Homage to Raed Fares

Raed Fares died four days ago. He was shot dead by gunmen in the rebel-held Syrian province of Idlib. Who was Raed Fares?
Raed Fares, was the founder of Radio Fresh, an independent radio station broadcasting from inside opposition-held areas in the country.
He angered both militants and the Syrian government.

Four years ago, he suffered shattered bones and a lung puncture in an attempt to shut him up. There were more attempts.
Raed Fares did not expect to die quietly in his bed. He refused to carry a weapon. He said his fight was just dedicated to the people, and to the welfare of all groups, all society:

“What can they do? Kill me? Well let them kill me.                                                      I’m not going to leave and leave them the country”.

What did he do to upset both sides in this terrible, intolerable conflict? He protested against tyranny and injustice. He stood up for women in an unequal society. He promoted non-violent protest. He used hyperbole (such as playing sounds on his radio station of tweeting birds and ticking sounds, clucking chickens and bleating goats, and modifying women’s voices with computer software), to draw attention to the injustice of demands to take women off the air.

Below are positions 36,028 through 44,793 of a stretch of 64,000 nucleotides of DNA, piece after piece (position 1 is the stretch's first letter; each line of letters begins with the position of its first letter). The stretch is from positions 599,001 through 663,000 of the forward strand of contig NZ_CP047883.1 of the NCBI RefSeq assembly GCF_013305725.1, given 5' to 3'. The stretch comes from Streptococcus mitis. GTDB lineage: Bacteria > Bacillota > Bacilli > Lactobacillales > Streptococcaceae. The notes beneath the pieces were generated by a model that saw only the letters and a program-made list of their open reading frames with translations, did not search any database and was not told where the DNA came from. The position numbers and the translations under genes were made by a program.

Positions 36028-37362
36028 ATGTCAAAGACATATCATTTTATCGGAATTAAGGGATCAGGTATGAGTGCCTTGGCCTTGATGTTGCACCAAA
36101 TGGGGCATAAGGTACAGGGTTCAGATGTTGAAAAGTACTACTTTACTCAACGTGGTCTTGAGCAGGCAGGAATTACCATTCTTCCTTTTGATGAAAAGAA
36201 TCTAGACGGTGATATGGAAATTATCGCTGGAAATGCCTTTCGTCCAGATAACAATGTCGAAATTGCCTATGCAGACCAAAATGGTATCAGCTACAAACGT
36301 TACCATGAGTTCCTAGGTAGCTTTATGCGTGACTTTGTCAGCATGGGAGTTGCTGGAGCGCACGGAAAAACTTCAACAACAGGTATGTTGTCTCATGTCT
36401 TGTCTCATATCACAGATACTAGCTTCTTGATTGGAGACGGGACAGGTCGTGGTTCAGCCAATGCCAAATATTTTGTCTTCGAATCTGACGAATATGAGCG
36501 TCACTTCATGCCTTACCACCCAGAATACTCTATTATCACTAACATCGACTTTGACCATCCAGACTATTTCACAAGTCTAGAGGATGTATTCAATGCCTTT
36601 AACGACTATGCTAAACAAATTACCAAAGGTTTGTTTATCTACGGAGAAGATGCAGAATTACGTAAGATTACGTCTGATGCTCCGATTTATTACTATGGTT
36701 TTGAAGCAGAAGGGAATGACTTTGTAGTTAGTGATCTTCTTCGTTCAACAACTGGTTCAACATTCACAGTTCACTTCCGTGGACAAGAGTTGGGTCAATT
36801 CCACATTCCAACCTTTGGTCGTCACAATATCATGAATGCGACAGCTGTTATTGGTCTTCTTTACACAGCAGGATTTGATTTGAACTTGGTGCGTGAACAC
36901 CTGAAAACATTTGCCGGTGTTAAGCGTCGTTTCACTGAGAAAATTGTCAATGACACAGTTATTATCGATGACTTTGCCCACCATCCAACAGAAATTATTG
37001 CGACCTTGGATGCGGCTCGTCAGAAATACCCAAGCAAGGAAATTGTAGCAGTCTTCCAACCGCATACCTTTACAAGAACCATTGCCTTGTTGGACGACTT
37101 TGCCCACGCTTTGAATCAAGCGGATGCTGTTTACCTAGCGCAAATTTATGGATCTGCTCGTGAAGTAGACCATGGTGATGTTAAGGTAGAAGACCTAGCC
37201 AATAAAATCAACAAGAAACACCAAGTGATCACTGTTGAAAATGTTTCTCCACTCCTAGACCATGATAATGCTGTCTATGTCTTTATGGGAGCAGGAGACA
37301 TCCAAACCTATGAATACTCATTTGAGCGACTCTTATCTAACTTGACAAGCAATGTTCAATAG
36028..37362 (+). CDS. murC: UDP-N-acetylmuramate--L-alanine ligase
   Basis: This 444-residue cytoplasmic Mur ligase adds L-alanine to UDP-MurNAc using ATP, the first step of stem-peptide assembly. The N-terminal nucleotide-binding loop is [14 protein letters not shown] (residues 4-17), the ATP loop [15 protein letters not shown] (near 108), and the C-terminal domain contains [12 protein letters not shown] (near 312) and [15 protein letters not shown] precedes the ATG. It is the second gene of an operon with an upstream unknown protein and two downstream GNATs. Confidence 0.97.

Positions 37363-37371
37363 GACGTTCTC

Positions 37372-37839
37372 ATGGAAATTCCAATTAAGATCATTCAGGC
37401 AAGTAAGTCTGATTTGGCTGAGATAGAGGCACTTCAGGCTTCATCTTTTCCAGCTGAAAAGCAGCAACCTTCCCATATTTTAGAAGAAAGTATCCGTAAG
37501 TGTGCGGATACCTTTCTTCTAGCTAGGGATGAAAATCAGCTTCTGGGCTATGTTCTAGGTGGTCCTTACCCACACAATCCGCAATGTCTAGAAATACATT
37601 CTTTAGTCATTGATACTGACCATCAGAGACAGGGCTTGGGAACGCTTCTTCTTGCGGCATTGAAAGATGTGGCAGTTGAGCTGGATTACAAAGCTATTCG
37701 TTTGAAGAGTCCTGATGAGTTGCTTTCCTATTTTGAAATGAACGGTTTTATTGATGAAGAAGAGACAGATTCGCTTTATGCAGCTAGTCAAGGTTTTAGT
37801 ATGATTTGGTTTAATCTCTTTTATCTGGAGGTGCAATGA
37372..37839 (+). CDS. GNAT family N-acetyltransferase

Does this sound familiar?





Love _ _ _ _ _ _ _ _ _ _ _ _ _ Yourself

You may recognise the missing words in this blog’s title. You can find references to these words in the Old Testament: Leviticus 19:18 and Deuteronomy 10:19. Jesus drew upon these verses to most clearly establish the best way to live and can be found in Mark 12.31, Matthew 5:43-46, Matthew 19:19, Matthew 22:39, Luke 6:27, Luke 6:32-35 and Luke 10:27. As the full text is central to Jesus’s message why leave words out?